Gov. Jerry Brown gave California's 278 state parks a two-year reprieve from closures Tuesday after embarrassing revelations that parks officials were hiding funds for years.
The governor signed Assembly Bill 1478, which prohibits the state Department of Parks and Recreation from closing a park or proposing shutdowns until July 2014.
The legislation also provides $10 million to match future contributions from donors who help keep parks open, $10 million for operating costs and $10 million in bond funds for park improvements.
Brown had previously threatened to close 70 state parks because he said California could not afford to keep them open. He solicited donations from private contributors, who stepped up to ensure that parks like the Governor's Mansion in Sacramento would operate.
Rather than give money back to donors who presumed the parks system was penniless, the governor proposed in August that state funds be used to encourage more contributions as AB 1478 requires.
"Much remains to be done to keep our parks open," Brown said in an August statement. "The disclosure that the Parks department had millions in additional revenues is mixed – it's better to have more money than less, but it's totally unacceptable for Parks personnel to squirrel away public funds."
After The Bee asked about a parks surplus in state Controller's Office documents, Brown administration officials announced in July the parks department for years cloaked $20 million in a fee-based parks special fund and $34 million in off-highway vehicle money. Brown and his Department of Finance said they did not know about the extra money until that month.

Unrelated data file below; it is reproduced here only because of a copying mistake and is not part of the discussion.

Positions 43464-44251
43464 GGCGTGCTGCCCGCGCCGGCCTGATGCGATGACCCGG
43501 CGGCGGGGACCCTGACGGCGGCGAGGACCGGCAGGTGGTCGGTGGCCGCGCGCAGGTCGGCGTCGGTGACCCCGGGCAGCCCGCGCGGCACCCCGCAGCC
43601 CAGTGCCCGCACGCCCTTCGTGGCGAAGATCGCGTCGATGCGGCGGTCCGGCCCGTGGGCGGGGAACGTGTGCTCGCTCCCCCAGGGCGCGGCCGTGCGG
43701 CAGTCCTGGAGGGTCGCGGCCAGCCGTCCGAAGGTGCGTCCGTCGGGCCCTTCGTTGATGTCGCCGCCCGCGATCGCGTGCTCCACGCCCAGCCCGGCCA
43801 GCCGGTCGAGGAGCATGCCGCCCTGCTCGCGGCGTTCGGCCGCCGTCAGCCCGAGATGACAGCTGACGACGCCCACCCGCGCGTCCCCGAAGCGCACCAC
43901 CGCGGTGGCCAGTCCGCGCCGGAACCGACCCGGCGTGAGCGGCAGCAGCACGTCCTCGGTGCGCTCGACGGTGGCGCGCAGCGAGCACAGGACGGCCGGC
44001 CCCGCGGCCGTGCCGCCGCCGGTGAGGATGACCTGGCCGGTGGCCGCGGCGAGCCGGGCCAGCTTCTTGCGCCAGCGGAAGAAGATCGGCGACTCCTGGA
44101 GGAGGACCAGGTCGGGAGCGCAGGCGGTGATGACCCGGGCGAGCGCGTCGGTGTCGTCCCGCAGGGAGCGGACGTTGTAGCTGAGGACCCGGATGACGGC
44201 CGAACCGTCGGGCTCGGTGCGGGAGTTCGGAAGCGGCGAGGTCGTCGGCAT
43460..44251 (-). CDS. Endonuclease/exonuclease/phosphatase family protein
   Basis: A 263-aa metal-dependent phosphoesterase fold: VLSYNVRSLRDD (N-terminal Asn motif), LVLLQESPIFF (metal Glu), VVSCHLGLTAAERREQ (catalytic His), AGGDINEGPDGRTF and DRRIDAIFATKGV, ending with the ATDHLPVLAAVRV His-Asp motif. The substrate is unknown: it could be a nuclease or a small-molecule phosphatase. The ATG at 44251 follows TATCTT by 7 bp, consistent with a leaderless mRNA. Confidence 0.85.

The announcement came after The Bee reported that a senior parks official had devised an unauthorized buyout of employee leave time. Transcripts of an internal investigation revealed that former Deputy Director Manuel Thomas Lopez and other parks officials repeatedly found an unexpected surplus at the end of each fiscal year despite the standing threat of park closures.
In a quick audit of other state special funds, Brown's Department of Finance found other discrepancies between its data and those compiled by the Controller's Office. But Finance said it did not find any other instances where state employees intentionally masked funds. The department did turn up $28 million extra in a fund for crime victims and significant accounting anomalies in Public Utilities Commission accounts that the state is still investigating.
Brown last week signed a separate bill, AB 1487, requiring that Finance and the Controller's Office use the same accounting methods and reconcile their data on a regular basis.